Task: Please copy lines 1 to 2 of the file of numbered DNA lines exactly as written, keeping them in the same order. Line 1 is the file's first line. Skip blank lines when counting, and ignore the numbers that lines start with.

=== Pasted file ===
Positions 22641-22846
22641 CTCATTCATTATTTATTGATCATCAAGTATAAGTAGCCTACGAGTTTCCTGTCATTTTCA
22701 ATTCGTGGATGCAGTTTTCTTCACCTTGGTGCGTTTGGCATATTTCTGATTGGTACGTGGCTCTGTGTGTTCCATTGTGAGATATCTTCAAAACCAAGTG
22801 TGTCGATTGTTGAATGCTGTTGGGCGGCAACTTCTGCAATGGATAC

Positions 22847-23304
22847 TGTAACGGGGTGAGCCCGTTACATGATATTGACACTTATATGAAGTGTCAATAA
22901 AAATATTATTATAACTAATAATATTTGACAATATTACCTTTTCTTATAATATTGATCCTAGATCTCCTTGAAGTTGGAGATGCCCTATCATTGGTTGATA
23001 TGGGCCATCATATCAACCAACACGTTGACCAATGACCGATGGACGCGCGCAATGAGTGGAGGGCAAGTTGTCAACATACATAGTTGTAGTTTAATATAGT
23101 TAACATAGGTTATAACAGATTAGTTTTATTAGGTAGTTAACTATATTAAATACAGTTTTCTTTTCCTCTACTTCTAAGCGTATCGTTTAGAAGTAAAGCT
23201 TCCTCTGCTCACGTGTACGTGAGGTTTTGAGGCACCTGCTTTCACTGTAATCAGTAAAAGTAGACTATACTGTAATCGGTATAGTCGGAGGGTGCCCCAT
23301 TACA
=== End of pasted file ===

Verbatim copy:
Positions 22641-22846
22641 CTCATTCATTATTTATTGATCATCAAGTATAAGTAGCCTACGAGTTTCCTGTCATTTTCA